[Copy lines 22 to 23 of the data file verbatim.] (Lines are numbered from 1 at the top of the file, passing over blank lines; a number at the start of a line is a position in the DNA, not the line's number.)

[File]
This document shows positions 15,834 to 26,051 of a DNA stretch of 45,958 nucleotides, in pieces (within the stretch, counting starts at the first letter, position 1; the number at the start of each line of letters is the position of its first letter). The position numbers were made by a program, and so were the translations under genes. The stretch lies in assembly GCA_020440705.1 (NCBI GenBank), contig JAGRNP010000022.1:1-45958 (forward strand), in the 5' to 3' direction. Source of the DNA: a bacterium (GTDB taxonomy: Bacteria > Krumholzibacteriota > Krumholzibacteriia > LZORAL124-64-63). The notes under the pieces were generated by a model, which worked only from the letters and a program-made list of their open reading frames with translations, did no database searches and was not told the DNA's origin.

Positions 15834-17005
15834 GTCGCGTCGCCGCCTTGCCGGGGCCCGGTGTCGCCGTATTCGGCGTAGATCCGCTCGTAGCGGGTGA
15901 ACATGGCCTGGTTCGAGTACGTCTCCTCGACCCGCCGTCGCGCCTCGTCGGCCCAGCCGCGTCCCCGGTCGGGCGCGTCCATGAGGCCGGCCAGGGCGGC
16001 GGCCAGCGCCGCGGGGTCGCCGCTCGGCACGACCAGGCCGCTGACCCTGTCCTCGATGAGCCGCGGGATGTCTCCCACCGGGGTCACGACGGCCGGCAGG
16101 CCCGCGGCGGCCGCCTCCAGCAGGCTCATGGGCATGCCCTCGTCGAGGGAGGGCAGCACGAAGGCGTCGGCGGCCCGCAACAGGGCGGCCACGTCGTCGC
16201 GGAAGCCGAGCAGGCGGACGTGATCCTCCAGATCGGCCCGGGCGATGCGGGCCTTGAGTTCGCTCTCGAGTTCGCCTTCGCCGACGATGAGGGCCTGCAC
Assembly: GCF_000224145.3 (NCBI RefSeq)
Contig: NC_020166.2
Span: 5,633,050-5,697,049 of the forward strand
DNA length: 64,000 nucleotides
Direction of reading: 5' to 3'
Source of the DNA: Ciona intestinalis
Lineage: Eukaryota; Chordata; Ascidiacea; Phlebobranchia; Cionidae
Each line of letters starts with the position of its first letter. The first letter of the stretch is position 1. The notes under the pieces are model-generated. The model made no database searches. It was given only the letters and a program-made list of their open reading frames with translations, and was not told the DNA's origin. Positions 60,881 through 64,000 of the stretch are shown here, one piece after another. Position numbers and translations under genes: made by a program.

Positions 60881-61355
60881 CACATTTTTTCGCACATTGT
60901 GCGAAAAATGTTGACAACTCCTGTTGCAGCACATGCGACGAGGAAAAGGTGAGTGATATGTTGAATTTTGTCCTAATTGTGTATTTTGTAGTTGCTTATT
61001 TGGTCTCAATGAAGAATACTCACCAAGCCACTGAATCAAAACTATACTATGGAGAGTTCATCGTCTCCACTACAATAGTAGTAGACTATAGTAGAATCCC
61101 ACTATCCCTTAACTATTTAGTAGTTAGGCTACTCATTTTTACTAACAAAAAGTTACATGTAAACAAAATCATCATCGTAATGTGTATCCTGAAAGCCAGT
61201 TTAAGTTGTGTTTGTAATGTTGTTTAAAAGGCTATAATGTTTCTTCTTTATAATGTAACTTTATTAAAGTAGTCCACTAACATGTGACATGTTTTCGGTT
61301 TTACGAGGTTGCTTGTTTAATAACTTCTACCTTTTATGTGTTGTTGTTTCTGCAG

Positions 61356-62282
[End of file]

61301 TTACGAGGTTGCTTGTTTAATAACTTCTACCTTTTATGTGTTGTTGTTTCTGCAG

Positions 61356-62282